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2002 IOWATER Volunteer Awards


IOWATER Volunteer of the Year

Dale Adams

Professionally, Dale has been involved in water-quality issues since 1989 and recognizes the importance of monitoring. He is currently an environmental specialist with the Iowa Department of Agriculture. Dale’s passion for water quality doesn’t end when he leaves the office, however – he monitors several streams in Mitchell County, and actively recruits others to “get wet” through monitoring. Dale hopes to someday pass on his sites to other individuals or organizations that he recruits. He credits Don Lund, another IOWATER monitor, with getting him started on monitoring in Mitchell County, as Dale took over several sites that Don previously monitored. Dale saw it as an opportunity to put into practice what he learned in IOWATER. To date, he has successfully involved students and teachers from the St. Ansgar FFA and biology class, Osage High School, Riceville schools, and Marble Rock schools, as well as the Mitchell County Conservation Board.

IOWATER Professional of the Year

 Ellen Hartz.

Ellen is a science teacher with ECHO Alternative High School in Tiffin. She began water-quality monitoring and education efforts on her own for ECHO students in 1998, then connected these to IOWATER when the program began in 2000. Ellen teaches a 32-week course that meets four hours weekly and is devoted to water quality. She leads her students in monitoring sites in Iowa County. Ellen’s students are literally “in the water” two to three hours each week. The students also learn how to be stewards of their environment and are involved with other natural resource activities such as attending Groundwater Association meetings, visiting the U.S. Geological Survey, independent studies, and presenting at the Ankeny Children’s Water Festival.

IOWATER Educator of the Year

Ron Wilmot

 Ron has involved his students with water monitoring since 2000, when they sampled the Big Sioux River. He has also taken his class to Iowa Lakeside Lab for a field and research project, consisting of three days in the fall and three days in the spring, using high-tech equipment to conduct water monitoring. Under his direction, Ron’s students have performed a water runoff study of the LeMars NRCS office property, which covers 38 square miles. Some other natural resource activities the students are involved with include a feasibility study for a wind turbine, a cricket frog study in Union County, South Dakota, a small mammal survey of Mt. Talbot in Stone State Park, elevation markers for Milford Site, and NatureMapping. Through Ron’s leadership, his students have also prepared presentations for city councils, service groups, the local school board, state school board conventions, state and national teacher workshops and conferences, and four presentations at the school per year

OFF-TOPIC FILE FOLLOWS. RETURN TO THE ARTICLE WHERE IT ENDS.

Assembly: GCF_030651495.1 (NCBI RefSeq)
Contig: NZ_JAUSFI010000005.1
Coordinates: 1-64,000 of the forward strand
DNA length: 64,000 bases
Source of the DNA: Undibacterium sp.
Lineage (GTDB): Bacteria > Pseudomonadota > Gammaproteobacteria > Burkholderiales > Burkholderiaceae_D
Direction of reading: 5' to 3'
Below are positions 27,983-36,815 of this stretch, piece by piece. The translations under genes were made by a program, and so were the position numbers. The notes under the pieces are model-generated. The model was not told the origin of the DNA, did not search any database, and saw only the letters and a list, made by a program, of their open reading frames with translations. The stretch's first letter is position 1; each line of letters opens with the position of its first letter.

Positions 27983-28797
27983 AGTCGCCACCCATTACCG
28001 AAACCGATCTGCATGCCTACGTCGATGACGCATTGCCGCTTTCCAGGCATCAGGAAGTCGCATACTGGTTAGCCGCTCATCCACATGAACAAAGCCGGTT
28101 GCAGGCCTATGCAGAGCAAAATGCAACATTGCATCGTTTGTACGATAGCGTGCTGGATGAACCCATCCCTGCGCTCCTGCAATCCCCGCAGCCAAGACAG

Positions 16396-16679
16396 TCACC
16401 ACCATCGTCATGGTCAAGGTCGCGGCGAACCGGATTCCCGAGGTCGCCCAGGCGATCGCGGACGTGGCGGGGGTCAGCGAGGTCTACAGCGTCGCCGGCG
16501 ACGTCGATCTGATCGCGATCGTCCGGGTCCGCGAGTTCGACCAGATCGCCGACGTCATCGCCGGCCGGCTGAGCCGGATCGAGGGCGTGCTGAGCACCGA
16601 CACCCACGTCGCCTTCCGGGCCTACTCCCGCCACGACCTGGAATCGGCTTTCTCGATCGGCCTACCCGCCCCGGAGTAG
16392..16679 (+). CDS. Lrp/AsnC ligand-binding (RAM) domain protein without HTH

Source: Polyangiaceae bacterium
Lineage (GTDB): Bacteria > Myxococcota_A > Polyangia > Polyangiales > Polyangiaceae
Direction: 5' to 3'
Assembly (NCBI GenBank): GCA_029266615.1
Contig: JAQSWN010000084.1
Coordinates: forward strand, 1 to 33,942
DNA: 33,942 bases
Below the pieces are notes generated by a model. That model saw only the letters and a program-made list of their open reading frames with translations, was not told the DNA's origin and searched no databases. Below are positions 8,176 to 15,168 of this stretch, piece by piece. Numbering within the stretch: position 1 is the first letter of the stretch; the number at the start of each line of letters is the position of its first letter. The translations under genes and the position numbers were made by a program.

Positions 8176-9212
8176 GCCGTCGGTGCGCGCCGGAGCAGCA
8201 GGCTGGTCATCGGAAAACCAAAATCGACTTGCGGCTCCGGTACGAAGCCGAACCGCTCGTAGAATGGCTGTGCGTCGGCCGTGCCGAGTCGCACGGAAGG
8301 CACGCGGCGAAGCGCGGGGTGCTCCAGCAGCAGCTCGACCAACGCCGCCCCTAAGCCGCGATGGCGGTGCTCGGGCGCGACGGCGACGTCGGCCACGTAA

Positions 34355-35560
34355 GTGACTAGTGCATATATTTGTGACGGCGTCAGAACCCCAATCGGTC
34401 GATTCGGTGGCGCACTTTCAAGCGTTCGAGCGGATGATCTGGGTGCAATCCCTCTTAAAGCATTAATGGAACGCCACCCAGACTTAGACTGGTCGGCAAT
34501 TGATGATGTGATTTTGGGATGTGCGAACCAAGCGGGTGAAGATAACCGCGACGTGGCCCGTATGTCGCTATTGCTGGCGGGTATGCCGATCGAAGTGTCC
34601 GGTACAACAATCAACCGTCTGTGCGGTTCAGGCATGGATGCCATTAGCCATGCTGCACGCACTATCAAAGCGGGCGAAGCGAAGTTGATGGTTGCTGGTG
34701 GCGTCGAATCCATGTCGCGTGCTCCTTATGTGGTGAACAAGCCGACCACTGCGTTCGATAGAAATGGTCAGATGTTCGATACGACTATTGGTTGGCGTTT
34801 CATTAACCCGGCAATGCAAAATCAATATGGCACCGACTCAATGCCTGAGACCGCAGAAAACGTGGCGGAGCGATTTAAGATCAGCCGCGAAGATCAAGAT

IOWATER Watershed Group/Organization of the Year

 Squaw Creek Watershed Council

 The Squaw Creek Watershed Council came into being in March 2001. Its mission is “to provide leadership in protecting and improving the environmental health of Squaw Creek Watershed by facilitating cooperative involvement of urban and rural residents in raising public awareness and promoting educational programs and targeted actions.” The council has accomplished this through their monitoring of Squaw Creek and its tributaries, and they have increased public awareness of watershed issues through town meetings and watershed boundary signs. In addition, the council has sponsored local presentations on the CREP Program, septic systems, and flood plain management and coordinated field trips to a remnant marsh in the watershed and the Bear Creek riparian buffer project. The group has actively promoted IOWATER monitoring by its members and throughout the watershed. More than 170 sets of IOWATER volunteer data from 49 sites in the watershed have been recorded. The council has also participated in work days at a prairie restoration site along Squaw Creek and in removing trash from Squaw Creek and its tributaries.